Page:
Worldwide Snakebites
(Year-To-Date)
Snakebites
Envenomations
Disabilities
Deaths

Here are just a few of our current projects. 


Establishing dedicated Snakebite centers

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Our core program involves the development of dedicated snakebite centers to serve as hubs for patient care, research, community engagement, and education for local providers. To accomplish this, we travel into the field to treat snakebite patients, bringing donations of high quality antivenom and critical medical supplies and establishing snakebite centers with local partners in areas with the highest burden of snakebites and the fewest amount of resources to address them. We live and work alongside local healthcare providers, conduct training in the best practices for snakebite management, and provide them with the supplies and medications needed to save lives when a bite occurs. Finally, we help develop these initial snakebite centers into snakebite centers of excellence that can serve as regional referral centers for serious envenomations, conduct their own community outreach in local villages, and provide training to physicians and nurses from around the country in how to better manage these complex patients. Ultimately, we can develop a snakebite chain of survival that reinforces positive actions and reduces the preventable death and disability that results from this neglected tropical disease. 


Donating Critical medical supplies

Many rural clinics in Africa and elsewhere in the developing world lack the basic medical supplies required to effectively manage snakebite patients. We have established an ongoing relationship with Remote Medical International (RMI) to receive regular donations of medications, equipment, and supplies. We bring these critical supplies with us to supply our snakebite clinics with the tools needed to facilitate the assessment, diagnosis, treatment, and prolonged field care of these patients. Due to the extremely high need for these items we are always looking for additional partners who are interested in donating equipment, medication, or supplies. If you or your organization is interested in supporting this work, please reach out to us and start the conversation today. Every donation we receive has a huge impact on the outcome for these patients.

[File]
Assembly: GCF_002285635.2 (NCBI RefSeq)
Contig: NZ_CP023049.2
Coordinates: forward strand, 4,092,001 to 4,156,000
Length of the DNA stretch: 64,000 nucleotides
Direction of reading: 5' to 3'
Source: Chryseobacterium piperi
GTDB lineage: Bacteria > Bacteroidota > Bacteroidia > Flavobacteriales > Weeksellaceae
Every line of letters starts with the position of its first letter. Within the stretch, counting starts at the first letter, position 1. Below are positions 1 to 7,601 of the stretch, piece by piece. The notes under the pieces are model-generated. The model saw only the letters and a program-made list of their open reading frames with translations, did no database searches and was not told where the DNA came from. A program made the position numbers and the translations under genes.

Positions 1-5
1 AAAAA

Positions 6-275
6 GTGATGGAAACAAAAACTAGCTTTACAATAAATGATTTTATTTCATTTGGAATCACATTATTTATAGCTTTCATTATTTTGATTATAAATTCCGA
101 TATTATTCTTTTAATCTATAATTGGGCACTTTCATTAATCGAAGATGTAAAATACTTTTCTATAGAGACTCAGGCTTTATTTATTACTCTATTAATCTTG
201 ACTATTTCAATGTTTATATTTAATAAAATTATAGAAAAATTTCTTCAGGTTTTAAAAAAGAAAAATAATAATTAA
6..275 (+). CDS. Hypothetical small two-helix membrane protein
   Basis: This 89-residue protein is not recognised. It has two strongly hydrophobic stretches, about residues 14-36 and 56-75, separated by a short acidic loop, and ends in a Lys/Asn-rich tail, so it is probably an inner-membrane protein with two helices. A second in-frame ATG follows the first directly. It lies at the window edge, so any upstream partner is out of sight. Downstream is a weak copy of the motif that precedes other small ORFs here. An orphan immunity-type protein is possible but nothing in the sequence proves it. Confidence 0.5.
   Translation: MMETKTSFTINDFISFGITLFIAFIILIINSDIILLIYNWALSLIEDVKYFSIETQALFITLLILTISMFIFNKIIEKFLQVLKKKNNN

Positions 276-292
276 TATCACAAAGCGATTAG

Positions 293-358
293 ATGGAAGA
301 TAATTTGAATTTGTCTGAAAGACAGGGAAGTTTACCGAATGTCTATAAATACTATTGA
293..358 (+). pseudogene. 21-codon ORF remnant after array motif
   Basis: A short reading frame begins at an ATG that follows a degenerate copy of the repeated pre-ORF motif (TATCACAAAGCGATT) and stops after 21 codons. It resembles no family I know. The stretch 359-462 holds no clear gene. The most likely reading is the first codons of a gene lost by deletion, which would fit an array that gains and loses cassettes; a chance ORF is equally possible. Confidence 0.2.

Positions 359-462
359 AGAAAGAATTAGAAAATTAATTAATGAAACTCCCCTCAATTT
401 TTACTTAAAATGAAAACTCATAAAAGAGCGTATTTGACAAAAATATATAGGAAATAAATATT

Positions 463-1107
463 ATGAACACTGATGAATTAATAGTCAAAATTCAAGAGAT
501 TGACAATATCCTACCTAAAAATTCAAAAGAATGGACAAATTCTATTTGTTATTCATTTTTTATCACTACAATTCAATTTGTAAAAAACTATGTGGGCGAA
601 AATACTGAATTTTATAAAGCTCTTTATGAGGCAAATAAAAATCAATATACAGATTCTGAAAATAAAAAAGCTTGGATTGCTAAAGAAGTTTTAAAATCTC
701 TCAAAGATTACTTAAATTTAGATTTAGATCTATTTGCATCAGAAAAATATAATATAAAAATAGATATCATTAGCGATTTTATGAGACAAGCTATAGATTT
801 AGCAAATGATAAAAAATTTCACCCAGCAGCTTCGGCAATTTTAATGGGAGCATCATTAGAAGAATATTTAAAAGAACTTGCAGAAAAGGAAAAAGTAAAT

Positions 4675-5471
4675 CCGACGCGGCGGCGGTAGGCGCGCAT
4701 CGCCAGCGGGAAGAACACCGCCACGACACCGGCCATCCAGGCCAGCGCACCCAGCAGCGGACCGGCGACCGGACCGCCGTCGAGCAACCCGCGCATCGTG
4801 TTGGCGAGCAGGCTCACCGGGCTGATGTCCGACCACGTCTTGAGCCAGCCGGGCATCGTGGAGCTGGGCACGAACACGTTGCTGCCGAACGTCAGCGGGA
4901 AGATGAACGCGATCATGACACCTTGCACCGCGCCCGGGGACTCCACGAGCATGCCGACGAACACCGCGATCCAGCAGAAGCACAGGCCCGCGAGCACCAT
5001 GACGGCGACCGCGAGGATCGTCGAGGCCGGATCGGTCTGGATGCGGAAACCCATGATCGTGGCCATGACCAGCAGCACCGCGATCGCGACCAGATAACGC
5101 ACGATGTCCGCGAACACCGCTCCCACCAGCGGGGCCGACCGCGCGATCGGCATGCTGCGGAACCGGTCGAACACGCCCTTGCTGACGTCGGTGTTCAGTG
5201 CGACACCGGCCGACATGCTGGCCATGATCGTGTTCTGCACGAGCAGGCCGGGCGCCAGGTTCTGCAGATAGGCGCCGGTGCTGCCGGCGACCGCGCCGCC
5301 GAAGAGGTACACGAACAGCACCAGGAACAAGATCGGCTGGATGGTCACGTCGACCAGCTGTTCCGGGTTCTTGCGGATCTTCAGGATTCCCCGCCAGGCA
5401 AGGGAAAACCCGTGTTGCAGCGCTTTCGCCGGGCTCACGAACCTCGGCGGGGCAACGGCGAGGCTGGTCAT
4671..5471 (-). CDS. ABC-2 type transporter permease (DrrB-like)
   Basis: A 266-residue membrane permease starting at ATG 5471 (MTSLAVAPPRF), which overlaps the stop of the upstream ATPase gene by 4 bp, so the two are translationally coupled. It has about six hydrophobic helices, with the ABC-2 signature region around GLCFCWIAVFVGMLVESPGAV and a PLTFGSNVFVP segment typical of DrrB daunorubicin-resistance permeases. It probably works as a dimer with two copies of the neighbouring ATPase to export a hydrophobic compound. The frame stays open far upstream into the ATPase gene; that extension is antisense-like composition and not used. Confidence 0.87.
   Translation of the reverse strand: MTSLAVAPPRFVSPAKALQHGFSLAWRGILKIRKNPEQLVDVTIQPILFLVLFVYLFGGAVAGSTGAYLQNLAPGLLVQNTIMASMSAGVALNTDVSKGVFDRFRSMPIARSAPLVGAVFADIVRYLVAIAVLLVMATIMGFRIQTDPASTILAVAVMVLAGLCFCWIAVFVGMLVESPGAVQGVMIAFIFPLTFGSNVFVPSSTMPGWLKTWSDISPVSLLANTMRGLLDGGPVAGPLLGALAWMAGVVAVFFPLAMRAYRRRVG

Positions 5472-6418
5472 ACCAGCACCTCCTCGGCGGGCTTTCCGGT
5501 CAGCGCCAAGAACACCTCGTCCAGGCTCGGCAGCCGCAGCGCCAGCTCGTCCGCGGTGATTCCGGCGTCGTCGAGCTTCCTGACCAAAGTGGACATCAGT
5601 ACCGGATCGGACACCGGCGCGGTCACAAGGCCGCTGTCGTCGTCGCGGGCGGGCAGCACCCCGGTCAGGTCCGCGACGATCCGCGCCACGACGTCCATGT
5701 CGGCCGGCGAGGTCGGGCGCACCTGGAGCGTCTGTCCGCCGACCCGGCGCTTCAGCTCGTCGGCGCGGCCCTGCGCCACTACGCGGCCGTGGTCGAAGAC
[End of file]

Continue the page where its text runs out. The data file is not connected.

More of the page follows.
We donate medications and critical medical supplies such as IV fluids, catheters, syringes, intraosseous needles, atropine, neostigmine, analgesics, antibiotics, endotracheal tubes, laryngeal mask airways, bag-valve masks, ventilators, cardiac monitors, bandages, diagnostic tools, and so on to stock our snakebite centers in East and West Africa with the tools needed to save lives.

We donate medications and critical medical supplies such as IV fluids, catheters, syringes, intraosseous needles, atropine, neostigmine, analgesics, antibiotics, endotracheal tubes, laryngeal mask airways, bag-valve masks, ventilators, cardiac monitors, bandages, diagnostic tools, and so on to stock our snakebite centers in East and West Africa with the tools needed to save lives.

Inosan Biopharma, an independent antivenom producer, has generously offered to provide donations of field-stable polyvalent antivenom to support some of our projects in sub-Saharan Africa. This is a revolutionary product that can be stored at room temperature on the shelf of poorly equipped clinics in rural areas where 95% of snakebite occur.

Inosan Biopharma, an independent antivenom producer, has generously offered to provide donations of field-stable polyvalent antivenom to support some of our projects in sub-Saharan Africa. This is a revolutionary product that can be stored at room temperature on the shelf of poorly equipped clinics in rural areas where 95% of snakebite occur.


Investigating the high fatality rate of neurotoxic snakebites in Guinea

A forest cobra captured within the grounds of a hospital in Benin. Venom samples are collected and studied by our biochemistry team to look for gaps in current treatments and improve our understanding of snakebite medicine.

A forest cobra captured within the grounds of a hospital in Benin. Venom samples are collected and studied by our biochemistry team to look for gaps in current treatments and improve our understanding of snakebite medicine.

We are launching the first comprehensive study to investigate the high case fatality rate associated with neurotoxic snake envenomations by cobras and mambas in West Africa. Despite substantial advances in antivenom therapies, neurotoxic snakebites continue to present significant clinical challenges and remain the most poorly understood syndrome of snake envenomation. Concerningly, the case fatality rate (CFR) for neurotoxic snake envenomations in poorly equipped rural clinics is often 20% or more despite antivenom therapy. Death due to direct effects of the venom has been reported as early as 15–20 minutes after the bite, though it is more commonly seen in the first 2–24 hours.